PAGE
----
Almost a year on from falling deeply in love with M. Dressler’s compelling ghost story The Last to See Me, I was looking forward to reading the sequel, I See You So Close, but some doubts continued to ferment in the back of my mind. Was a sequel necessary? How could the story keep its compelling, taut conflict? Though I feel that the sequel lost some of the first book’s narrative immediacy, the tale stays with me as more of a cosy ghost story – one where a spirit has transcended the shackles of her own trauma in order to go on and seek to help others.

In the first book, protagonist Emma Rose Finnis, an Irishwoman residing in the small town of Benito, California, in the early 1900s, continues to haunt the modern world – a place that considers ghosts dangerous, things to be hunted – long after her death. But when a hunter appears to eradicate her existence, she must fight for her right to remain.

In I See You So Close, Emma remains a hunted spirit, assuming the flesh and face of a person that lets her walk and be in the world beyond the home she served while still living. To stay hidden from the hunter who pursues her, Emma takes shelter in the Sierra Nevada town of White Bar, a seemingly pastoral place where a number of residents have come to make the best of their own variety of bad situations. But the town harbours its own ugly secrets, and in the wake of these dangerous shadows, Emma’s own past will not stay buried.

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First, I feel the need to express my personal debt of gratitude for The Last to See Me; that book completely transformed my own relationship with ghost stories, thanks to the fundamental perspective shift – telling a ghost story from the perspective of the ghost – along with emotionally authentic conflict, characters, and the deeply moving fight for survival. As I went into I See You So Close, I found myself asking, “Who is Emma, now that she has broken free of her past restraints?” I also maintained that the first book was good enough to stand completely on its own.

The narrative logic of the sequel holds, and becoming reacquainted with Emma in the role of healer – as a beacon for the lost – had a few genuinely touching moments, but the shift in focus also, to me, yields a story that is more of a slow-flowing river, rather than the turbulent waters that I immediately loved in the first book. This change, however, also lends itself to creating a kind of story that’s good to snuggle up with in the middle of winter – a kind of spiritual homage to the Victorian-era Christmas ghost story tradition.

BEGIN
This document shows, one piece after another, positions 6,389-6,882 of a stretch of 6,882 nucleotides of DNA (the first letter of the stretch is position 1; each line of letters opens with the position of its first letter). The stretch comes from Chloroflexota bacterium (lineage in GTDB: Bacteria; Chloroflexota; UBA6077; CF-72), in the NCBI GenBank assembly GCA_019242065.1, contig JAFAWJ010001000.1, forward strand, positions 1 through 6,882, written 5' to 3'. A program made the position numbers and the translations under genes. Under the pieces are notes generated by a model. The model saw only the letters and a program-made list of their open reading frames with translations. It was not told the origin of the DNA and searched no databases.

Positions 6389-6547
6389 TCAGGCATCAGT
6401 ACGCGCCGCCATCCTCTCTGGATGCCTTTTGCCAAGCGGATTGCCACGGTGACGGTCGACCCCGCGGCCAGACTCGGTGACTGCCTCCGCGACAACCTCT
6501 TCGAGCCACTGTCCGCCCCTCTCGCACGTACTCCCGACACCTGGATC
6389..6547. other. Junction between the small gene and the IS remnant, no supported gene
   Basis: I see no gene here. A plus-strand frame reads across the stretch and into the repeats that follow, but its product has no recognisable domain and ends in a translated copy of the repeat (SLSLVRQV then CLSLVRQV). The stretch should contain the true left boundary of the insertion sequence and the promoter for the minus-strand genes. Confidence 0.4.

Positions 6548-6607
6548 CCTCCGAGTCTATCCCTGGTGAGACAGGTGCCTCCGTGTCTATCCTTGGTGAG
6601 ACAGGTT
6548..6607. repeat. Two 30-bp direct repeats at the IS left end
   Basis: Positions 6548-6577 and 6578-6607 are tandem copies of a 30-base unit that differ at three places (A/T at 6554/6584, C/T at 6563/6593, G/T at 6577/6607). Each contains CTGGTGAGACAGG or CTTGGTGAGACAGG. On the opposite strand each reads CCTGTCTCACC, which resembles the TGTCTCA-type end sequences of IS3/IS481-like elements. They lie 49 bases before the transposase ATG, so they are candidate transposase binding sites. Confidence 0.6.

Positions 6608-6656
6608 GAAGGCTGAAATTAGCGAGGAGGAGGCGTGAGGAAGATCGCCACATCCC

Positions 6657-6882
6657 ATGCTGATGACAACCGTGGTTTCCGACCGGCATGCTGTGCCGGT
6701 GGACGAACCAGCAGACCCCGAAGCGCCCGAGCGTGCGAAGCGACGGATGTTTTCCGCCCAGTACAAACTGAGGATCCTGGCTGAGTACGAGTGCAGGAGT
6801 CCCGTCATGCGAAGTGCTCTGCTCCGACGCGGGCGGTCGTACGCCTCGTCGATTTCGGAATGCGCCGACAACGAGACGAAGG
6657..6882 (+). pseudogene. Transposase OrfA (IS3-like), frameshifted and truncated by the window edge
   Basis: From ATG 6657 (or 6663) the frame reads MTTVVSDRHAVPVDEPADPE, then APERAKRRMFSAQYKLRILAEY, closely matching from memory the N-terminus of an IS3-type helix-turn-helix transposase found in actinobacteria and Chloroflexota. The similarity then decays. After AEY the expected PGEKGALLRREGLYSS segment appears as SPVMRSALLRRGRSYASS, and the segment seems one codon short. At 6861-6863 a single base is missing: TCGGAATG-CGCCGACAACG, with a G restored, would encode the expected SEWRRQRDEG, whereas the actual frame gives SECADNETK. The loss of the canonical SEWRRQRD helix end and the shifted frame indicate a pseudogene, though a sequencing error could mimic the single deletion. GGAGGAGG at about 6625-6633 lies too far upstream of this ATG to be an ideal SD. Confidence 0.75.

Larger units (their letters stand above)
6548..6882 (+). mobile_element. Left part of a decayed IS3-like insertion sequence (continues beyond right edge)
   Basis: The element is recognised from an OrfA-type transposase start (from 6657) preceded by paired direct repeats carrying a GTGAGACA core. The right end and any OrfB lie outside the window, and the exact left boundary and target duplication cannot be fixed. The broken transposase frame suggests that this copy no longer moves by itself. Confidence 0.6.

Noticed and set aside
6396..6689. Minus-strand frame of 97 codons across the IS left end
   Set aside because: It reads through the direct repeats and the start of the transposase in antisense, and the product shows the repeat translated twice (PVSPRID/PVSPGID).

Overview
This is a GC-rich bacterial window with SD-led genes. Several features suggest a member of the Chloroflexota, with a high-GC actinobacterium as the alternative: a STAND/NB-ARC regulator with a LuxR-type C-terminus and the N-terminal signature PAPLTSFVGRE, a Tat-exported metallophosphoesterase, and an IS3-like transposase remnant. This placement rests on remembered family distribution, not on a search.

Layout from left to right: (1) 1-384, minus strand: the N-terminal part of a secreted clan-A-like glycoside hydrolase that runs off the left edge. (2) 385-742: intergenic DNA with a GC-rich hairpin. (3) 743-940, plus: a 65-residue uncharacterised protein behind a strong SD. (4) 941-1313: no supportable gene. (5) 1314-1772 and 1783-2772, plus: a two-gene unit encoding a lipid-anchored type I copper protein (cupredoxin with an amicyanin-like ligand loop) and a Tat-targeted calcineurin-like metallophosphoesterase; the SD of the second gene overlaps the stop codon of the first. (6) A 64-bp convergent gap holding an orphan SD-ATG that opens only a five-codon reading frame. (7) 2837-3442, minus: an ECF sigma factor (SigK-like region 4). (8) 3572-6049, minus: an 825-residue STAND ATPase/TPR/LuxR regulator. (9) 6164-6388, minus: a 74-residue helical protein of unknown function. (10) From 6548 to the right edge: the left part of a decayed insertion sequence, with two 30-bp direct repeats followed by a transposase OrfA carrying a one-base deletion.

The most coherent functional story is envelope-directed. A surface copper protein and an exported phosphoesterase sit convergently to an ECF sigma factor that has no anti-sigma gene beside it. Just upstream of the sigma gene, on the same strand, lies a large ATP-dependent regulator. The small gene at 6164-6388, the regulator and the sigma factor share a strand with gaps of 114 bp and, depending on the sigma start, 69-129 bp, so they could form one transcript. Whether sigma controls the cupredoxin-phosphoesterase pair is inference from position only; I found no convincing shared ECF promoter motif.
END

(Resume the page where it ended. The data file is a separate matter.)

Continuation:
As for the plot, things remain compelling enough to draw the reader to the conclusion, but again, in that slow, languid way that matches so well with the sleepy days of winter. As the story moves on, I also find myself admiring the evolving proposition of meeting the past on its terms, and what we can do to help acknowledge and heal the traumas of the past, even those that do not belong to us or our families personally.

Though Dressler’s voice remains strong in the sequel, I also found myself missing a number of the minute details that were so lovingly crafted in the first book. One of those present in I See You So Close is in Emma’s growing friendship with metal artist Su Kwon, a Korean American woman who introduces Emma to a completely different cultural attitude to ghosts. In their exchange, Su explains gwisun, a kind of spirit that belongs to a person who passes before finishing something they feel compelled to do. In the book, Su details that these spirits are to be met and accepted on their own terms – that the living should provide assistance in order to help the past rest.

I also was hoping to see more of Emma’s personal inner fire in the second book, but her cleverness – along with her relationships with other characters, as well as their own personalities – is still lively enough to make things feel real at several points throughout the book. These moments are where Dressler’s aptitude for writing at the intersection of conflict and compassion continue to shine. And in this, I find an answer to my question: Emma is far more than the conflict and constraints that had confined her. I See You So Close is an opportunity to get to know an old friend on new terms.

Despite my criticisms, I See You So Close remains a cosy ghost story that is perfect for the winter doldrums, due to both the timing of the narrative and Dressler’s ongoing ability to weave emotionally compelling stories. While I was hoping for more, the story remains a solid entry in a series that will continue to haunt the reader for many long years.

I See You So Close by M. Dressler is published by Arcade Publishing. Buy the book.


Laura Kemmerer is an editor living in Pittsburgh. Find her on Twitter @hpbookcraft.


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